Prague Fringe Reviews 2011 - Day 1

Hot tips for this year's festival

Dr Brown (Dr Brown Makes Love, Kavarna 3+1, times vary) has been a 'pick of the Fringe' for the past two years and its likely that he'll continue to divide audiences with another sell out run again this year. That's in part because Kavarna 3+1 is easily the smallest venue at the Fringe, with only about 20 tightly packed seats, and its Dr Brown's hilariously awkward entrance into (and over, under and through) this space via that's the highlight of the show. Wearing a slightly too revealing Chinese bathrobe, blindfolded with a dish towel and looking like a shell shocked Zach Galifianakis on a bad hair day, Brown climbed over, sat on, played with and petted his audience as he made his way to the stage, at one point even stealing a baby from the foyer and handing it to a bemused spectator. The audience are Brown's playthings but the tension that this creates only runs so far and after 20 genuinely funny minutes the audience found themselves asking what next. The funniest (and really the only) jokes that followed this promising start came from a Frenchman who was dragged up on stage and forced to be part of the show.


It was possibly a nervous first night (although Brown's breaking of character at the end of the show was difficult to forgive) and, heavily improvised, Brown will undoubtedly work better on some nights than others. But ultimately, its held back by the problem that's been with alternative comedy since the 80's: Telling a bad joke and then saying that was a bad joke just doesn't make it funny. And, after the first half, Brown doesn't even really make any jokes. Prague audiences, generally starved of any live comedy for much of the year, are generally pretty friendly and encouraging to any comedian who comes here and its difficult not feel that Brown is less tailoring his show to Prague than simply taking advantage of their tolerance. For such an interesting performer its a shame that at his third Fringe Dr Brown hasn't taken his show to the next level.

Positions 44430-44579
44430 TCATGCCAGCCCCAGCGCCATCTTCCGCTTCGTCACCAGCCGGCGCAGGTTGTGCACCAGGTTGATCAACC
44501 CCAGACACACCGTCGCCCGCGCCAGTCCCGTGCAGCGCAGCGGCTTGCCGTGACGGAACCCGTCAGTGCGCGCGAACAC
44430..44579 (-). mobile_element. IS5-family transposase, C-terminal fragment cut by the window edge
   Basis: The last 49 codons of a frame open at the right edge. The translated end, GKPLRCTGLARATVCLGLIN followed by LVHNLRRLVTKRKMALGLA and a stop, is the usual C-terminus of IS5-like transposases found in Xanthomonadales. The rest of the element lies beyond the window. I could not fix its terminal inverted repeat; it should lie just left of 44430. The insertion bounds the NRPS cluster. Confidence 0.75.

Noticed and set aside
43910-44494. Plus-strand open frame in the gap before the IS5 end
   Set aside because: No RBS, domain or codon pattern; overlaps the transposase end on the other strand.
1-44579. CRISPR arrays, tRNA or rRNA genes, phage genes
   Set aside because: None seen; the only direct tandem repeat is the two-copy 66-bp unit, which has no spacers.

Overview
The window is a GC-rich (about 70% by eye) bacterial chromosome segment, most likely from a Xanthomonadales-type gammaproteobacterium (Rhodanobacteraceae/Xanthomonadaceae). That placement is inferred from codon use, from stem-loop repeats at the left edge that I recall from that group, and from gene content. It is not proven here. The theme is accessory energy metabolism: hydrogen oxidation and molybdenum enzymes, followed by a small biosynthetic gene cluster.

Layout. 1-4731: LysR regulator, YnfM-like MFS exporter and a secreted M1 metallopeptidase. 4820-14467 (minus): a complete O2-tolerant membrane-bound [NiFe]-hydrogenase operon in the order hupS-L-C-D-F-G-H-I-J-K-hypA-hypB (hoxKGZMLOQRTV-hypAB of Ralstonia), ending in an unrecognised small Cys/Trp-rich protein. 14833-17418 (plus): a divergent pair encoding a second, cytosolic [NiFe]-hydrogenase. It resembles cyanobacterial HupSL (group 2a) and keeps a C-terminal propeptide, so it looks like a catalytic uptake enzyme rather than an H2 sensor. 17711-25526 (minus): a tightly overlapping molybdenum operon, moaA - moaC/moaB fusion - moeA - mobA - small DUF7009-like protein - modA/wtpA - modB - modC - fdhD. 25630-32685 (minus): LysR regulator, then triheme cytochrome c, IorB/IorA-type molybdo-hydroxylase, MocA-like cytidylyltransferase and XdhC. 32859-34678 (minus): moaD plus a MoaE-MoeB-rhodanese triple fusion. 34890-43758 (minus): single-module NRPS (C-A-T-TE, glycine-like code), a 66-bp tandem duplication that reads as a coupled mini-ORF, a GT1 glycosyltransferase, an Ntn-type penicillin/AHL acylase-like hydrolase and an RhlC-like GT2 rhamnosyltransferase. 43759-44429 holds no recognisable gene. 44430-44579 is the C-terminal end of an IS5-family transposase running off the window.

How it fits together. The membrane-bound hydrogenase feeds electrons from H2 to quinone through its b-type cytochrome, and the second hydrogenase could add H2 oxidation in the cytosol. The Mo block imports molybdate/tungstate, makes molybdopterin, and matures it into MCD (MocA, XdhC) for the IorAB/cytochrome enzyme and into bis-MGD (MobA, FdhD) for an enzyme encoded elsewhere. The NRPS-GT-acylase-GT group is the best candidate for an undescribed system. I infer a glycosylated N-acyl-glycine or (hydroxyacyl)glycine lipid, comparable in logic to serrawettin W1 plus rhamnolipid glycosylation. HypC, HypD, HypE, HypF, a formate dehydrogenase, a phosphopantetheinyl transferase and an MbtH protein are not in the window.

As well as theatre and comedy The Fringe also has a wide range of musical acts again this year and Gail Whitmore (The Human Jukebox, Malostranske Beseda, 2045-2145) makes perfect use of the cabaret feel of the Beseda for her Human Jukebox show. It can be difficult to pitch musical acts at the fringe with mixed audience expectations but the charmingly sweet, happy and confident (without a trace of the diva) Gail creates a relaxed and fun atmosphere from the off. Her passion for singing is infectious and the audience were quickly carried along (and even singing with her) as she whistled through their suggestions of everything from Billy Jean to Don Giovanni to The Sound of Music with her powerful, booming voice. Songs were linked with an effortless rapport with the audience and, despite a little too much reliance on all too easy sexual innuendo, 'the Jukebox' created a jovial and fun atmosphere. If there's one weakness to the show its that Gail tends to adjust all the songs a little too much to suit her own pitch and this can leave some of the tunes sounding somewhat similar. Her version of Hit Me Baby One More Time nailed Brittany's nasal tones would have been great to see such a confident singer stretch herself a little more to imitate some of the other artists she was performing.


Also at the Beseda was Alastair Bouch (Malstranke Beseda, 2215-2315) who, unfortunately failed to engage his audience at all (and at times, his own band). Clearly a talented musician and singer, accompanied by an excellent guitarist, bass player and drummer, Alastair completely failed to pitch his performance to the mood and expectations of the audience in front of him. Believing that everybody was suffering from the same wistful melancholia as him, Alastair left an unbridgeable wall between himself and his audience as he closed his eyes and bared his soul on stage in the rather arrogant assumption that we all gave a damn about his mood. The show took a step up when the rest of the band (apparently session performers hired for the gig) joined him on stage although the banter between them and Alastair was at times embarrassingly forced and, like the rest of us, they clearly weren't feeling quite as sentimental as Alastair was. Describing how the he had written a song that he naively believed was about nature and had, in fact, turned out to be about sex the only real drama to the evening came from the drummer's palpably surprised reaction to the refrain 'lets do it in the sun' as Alastair lost himself in the moment. With some great breaks and a tight performance its just a shame the audience couldn't get across the sea of sentimentality he was drowning in and lose themselves with him.


Jim High is co-producer at Prague's Blood, Love and Rhetoric Theatre

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